Thursday, May 29, 2014

Culture Shock 05.29.14: 'Days of Future Past' gives X-Men a second chance

Given the obstacles it must overcome, that "X-Men: Days of Future Past" works at all is a pleasant surprise. That it's one of the best superhero movies to date qualifies as a minor miracle.

The X-Men franchise is one of the few Marvel Comics properties still outside Marvel and Disney's carefully constructed Marvel Cinematic Universe. That has its pluses and minuses.

The X-Men work better when kept at a distance from Marvel's other superheroes, who get in the way of the mutant vs. human dynamic that's central to the premise. That said, Fox's track record with Marvel's mutants is mixed. Only "X2: X-Men United" and "X-Men: First Class" are in the same league as Marvel's in-house productions.

But with Bryan Singer, who directed the first two X-Men outings, returning to the helm, "Days of Future Past" not only hangs with the best of them — "The Avengers," "Iron Man" and "Captain America: The Winter Soldier" — in many ways it raises the bar.

Singer and Fox have a message for Joss Whedon and Marvel/Disney: "Game on, bub."

Adapted from a 1981 story by Chris Claremont and John Byrne ("Uncanny X-Men" Vol. 1, Nos. 141-142), "Days of Future Past" opens in the near future, where a war between humans and mutants has laid waste to everything and left most of the mutant population dead or imprisoned in concentration camps. The only mutants still roaming free are a handful of X-Men and their former enemy Magneto (Ian McKellen). They're just steps ahead of the Sentinels, an army of robots that can adapt to combat any mutant, no matter his or her abilities.

With no other options left to them, Professor Xavier (Patrick Stewart) and Magneto hatch a plan to save the future by changing the past. That means sending someone back in time to prevent the act that ultimately leads to mutantkind's annihilation.

There's some explanatory handwaving, but eventually they send Wolverine (Hugh Jackman) back to 1973, where he wakes up in his younger body with a mission to find the younger Xavier (James McAvoy) and Magneto (Michael Fassbender), whom we met in "First Class."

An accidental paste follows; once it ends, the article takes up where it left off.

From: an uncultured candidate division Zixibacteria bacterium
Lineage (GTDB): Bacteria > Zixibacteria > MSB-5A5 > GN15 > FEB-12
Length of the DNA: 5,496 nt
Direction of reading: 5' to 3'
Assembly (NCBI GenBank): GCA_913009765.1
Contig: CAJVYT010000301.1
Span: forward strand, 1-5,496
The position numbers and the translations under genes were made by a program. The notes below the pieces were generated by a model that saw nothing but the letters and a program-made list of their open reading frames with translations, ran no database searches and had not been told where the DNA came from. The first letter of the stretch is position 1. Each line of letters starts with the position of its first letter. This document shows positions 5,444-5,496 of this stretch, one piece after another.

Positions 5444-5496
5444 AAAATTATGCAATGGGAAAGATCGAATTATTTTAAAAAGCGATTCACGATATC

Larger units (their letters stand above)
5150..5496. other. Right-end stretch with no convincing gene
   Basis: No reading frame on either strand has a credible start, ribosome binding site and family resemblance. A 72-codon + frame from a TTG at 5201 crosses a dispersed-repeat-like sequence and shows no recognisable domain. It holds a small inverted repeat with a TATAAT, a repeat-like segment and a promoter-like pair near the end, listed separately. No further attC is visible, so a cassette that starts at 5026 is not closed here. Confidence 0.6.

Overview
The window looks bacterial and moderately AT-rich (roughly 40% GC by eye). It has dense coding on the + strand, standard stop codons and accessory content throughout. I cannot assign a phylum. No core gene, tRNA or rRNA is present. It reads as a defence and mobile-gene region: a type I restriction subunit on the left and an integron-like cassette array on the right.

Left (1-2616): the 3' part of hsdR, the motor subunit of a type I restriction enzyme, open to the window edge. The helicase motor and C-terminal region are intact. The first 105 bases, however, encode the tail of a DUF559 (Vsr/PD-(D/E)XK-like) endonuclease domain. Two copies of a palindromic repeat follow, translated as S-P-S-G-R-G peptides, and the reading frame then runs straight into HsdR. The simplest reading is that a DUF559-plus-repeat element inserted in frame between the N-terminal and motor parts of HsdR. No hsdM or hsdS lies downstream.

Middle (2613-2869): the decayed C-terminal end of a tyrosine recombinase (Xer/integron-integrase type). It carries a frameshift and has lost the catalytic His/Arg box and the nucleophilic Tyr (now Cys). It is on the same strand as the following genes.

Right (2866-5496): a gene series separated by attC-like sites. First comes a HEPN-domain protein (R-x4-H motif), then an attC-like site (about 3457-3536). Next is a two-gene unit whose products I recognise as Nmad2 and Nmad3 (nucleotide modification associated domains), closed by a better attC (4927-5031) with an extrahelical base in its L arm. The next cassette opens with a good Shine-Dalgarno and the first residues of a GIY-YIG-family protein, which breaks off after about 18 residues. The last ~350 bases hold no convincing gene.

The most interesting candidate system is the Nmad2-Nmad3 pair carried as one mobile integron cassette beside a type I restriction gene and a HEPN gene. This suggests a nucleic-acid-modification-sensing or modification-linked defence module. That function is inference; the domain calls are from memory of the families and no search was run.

Only together can they stop Mystique (Jennifer Lawrence) from killing Bolivar Trask (Peter Dinklage), a weapons designer who believes mutants herald humanity's extinction.

Trask's answer to the "mutant problem" is the Sentinels. But ironically, it's his assassination that leads the government to fund the Sentinel program, which it had previously passed on.

Mystique's solution is actually the problem it's meant to solve.

Wolverine's mission has just two complications. First, the young Xavier, deep in a depression following the events of "First Class," has given up on his dream of mutants and humans living together in peace. Second, Magneto is imprisoned beneath the world's most secure building. And even if Wolverine can bring them together, they hate and distrust one another.

Even with all that story to deal with, Singer delivers plenty of well-staged action.

Singer wisely dispenses with the "First Class" supporting cast, keeping only Nicholas Hoult's Beast, to focus on the main characters and what they do with their second chance. Even franchise mainstay Storm (Halle Berry) gets only a few lines, although she does finally get to show off her powers.

Storm kicking butt minus Berry's wooden line readings equals a win-win for the audience.

That leaves room for a few new additions, of whom Quicksilver (Evan Peters) is the undisputed scene stealer. No spoilers, but Quicksilver's big scene, improbably set to Jim Croce's "Time in a Bottle," will have you smiling.

As much as "Days of Future Past" is about second chances for the characters, it's a second chance for Singer, too. He walked away from the third X-Men film to direct 2006's "Superman Returns," a misguided effort that led to Warner Bros. starting over last year with "Man of Steel." In his absence, Brett Ratner directed 2006's wretched "X-Men: The Last Stand."

With "Days of Future Past," Singer sets the X-Men right in more ways than one.

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